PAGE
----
Google has a mission to organise the world’s information. Recent developments from Google though mean that perhaps a change in how that is done is afoot. Could it be that, through Google personalisation, the search giant intends to start with the consumer and work up from there in future? Could it be that humans are rich sources of information in of themselves and computers can harness this? Probably not the most out-there theory you’ve heard today, right?
How does Google Know?
Of course, Google wouldn’t be as powerful as it is without its vast knowledge owing to indexing information from web pages, user feedback, webmaster dialogue and machine learning to name a few. That’s how Google can know what a human may want to do, and more and more, the prompting of certain actions is taking place.
Google personalisation though, can bring Google even closer to consumers. Much in the same way that Wikipedia has brought accurate and non-biased information closer to people, Google can help you find information that is close to you; be it your new favourite cat .gif or your favourite restaurant’s location.
How is Google Personalisation taking root?
The steps Google is taking to organise your information is two-fold (and maybe three-fold by the time you’ve read this article). These are:
1. Google Personalised Results
“Google personalised results” covers a broad church, from website showing higher in the Google organic search results because you’ve visited them previously (a lot), to the new newsfeed on Google mobile homepage and app.
Specifically what I’m driving at though is the “personal” tab in Google search which you may have noticed (if you are anything like me!).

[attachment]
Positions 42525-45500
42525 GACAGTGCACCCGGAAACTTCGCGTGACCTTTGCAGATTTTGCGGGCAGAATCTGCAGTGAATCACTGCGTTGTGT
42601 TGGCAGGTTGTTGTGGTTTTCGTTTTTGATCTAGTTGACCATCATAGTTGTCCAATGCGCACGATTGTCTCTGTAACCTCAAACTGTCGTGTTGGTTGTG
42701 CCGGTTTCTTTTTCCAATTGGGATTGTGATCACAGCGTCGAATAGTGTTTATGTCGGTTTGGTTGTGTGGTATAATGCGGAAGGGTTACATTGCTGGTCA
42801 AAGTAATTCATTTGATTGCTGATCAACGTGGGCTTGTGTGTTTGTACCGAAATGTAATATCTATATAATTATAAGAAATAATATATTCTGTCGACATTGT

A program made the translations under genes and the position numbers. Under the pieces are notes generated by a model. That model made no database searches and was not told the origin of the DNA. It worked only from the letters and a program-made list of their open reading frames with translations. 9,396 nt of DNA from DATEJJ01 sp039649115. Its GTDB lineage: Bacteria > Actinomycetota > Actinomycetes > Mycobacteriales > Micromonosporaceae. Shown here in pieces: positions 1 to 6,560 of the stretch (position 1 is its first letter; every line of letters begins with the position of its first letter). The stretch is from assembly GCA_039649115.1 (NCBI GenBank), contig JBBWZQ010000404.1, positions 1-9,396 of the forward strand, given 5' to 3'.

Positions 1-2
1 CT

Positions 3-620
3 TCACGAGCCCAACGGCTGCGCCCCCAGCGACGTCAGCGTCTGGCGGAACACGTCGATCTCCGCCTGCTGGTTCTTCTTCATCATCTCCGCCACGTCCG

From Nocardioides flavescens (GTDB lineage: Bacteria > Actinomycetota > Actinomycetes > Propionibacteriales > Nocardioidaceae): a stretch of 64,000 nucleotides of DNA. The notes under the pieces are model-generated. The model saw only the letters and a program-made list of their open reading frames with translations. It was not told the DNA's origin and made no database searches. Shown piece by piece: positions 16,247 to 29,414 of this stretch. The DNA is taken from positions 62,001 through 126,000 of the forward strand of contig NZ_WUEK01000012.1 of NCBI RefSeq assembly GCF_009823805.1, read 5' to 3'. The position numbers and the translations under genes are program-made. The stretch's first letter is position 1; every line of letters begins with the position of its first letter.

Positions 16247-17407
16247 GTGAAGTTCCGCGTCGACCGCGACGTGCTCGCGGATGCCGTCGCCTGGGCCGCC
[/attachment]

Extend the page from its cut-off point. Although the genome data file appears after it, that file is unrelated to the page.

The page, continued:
Essentially, this will surface content from other apps you may have installed, your Google calendar events (as shown below), Gmail messages etc.
More info on that development here.
2. Feeding the Bot
Another way Google Personalisation is happening is through people feeding the bot by saving images, places, websites etc to their Google accounts. Google is helping to bridge the gap between information that exists on Google and the user, i.e.: you. Now, Google has long been doing this, but have a new central location for everything.
No longer do you have to go to Google Maps to see your starred places. Everything will exist under a “Saved” tab as shown in the screenshot below with a help wizard overlay.
It seems there will be many ways to access this “Saved” tab and it will likely be prominent in all the places mentioned before, maps, Youtube, Gmail etc. For instance, I was minding my own business and saw it on image search, as shown below. (Don’t judge me on my search terms alone!)
You can see, it the “View Saved” button is prominent in the bottom right of each two screenshots, from the Google App and Google Mobile image search results, respectively.
Feeding the bot is not a new phenomenon though, by any stretch. Google has long been reaching out to us to gather information, most noticeably and annoyingly perhaps, through Google Maps push notifications. See an example below.
Google has undoubtedly become more knowledgeable and sophisticated in the more recent years since its first steps in 1998, owing to people using Google search. Indeed, leaders at the company recognise that Artificial Intelligence is the future of Google.
Further back, in October 2000, Google co-founder Larry Page said this:
“Artificial intelligence would be the ultimate version of Google. The ultimate search engine that would understand everything on the Web. It would understand exactly what you wanted, and it would give you the right thing. We’re nowhere near doing that now. However, we can get incrementally closer to that, and that is basically what we work on.”
Sounds like Google personalisation through feeding the bot and personalised Google results, surfacing content from other installed apps is a way for Google to realise this “ultimate version” of Google. In the meantime, I wait for the search giant to serve me up luke skywalker milk in the way I’d intended 🙂
Care to chat more?